Individual states might resist him, but in Washington he will have great powerby Adam Tomkins / November 11, 2016 / Leave a comment
Published in December 2016 issue of Prospect Magazine
At times such as these we reach for The West Wing, don’t we? One of my favourite lines is from an episode in series two when Josh Lyman, the Deputy White House Chief of Staff, says that there are only two things that stop governments: money and politics.
As a constitutional lawyer I’ve always been struck by this truth. Law does not appear on Josh’s list. Governments will do whatever they can politically get away with, if they can afford it. Smart constitutions focus on finding ways of allowing governments politically to get away with less. Really smart ones also seek ways of controlling the government’s resources.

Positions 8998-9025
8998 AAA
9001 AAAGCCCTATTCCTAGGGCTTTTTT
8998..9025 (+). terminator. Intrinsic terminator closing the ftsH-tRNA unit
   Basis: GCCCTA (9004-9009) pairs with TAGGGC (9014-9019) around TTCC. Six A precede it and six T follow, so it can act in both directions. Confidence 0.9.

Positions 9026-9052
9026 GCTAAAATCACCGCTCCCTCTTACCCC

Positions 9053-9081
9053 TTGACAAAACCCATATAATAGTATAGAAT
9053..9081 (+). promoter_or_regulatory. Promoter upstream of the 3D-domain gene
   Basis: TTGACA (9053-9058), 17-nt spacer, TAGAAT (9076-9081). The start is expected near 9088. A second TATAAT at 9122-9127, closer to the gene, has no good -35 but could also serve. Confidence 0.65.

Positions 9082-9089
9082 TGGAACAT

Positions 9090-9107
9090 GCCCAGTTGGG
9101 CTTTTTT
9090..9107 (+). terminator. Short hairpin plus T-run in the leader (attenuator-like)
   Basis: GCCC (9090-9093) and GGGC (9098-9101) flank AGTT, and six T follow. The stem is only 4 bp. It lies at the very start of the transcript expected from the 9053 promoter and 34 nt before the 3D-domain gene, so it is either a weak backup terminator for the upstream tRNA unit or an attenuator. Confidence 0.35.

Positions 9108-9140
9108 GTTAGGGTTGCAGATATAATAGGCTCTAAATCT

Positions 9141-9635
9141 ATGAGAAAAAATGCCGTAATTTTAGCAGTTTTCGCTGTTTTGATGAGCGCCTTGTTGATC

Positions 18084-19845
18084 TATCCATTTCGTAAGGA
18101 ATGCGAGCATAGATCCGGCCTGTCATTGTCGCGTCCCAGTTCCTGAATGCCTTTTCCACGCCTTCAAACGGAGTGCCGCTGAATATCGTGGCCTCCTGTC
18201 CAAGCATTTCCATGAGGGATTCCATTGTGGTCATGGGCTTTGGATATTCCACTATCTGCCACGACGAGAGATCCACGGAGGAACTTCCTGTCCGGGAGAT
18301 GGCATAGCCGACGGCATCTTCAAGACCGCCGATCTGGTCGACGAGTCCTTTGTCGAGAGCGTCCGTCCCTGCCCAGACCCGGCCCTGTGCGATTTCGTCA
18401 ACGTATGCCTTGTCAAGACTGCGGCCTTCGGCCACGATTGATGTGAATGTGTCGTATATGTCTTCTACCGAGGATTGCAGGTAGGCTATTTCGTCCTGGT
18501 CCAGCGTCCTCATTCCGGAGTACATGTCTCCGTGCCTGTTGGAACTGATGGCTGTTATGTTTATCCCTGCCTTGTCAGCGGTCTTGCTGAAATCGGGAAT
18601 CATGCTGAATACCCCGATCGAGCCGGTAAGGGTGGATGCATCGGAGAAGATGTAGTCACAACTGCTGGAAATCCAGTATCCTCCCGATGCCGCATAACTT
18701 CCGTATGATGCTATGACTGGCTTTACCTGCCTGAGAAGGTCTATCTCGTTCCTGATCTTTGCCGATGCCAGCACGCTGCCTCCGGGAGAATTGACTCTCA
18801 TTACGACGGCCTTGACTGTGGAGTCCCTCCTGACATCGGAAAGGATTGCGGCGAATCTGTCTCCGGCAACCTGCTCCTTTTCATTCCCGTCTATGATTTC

What are the prospects of the venerable but in some respects crumbling US Constitution finding ways over the coming four years of constraining the Trump presidency? The American system is, after all, renowned the world over for its famous checks and balances. These come in two forms: the substantive rights of states and individuals, which the constitution protects from federal interference, and the structural constraints that are built into the internal architecture of the federal state.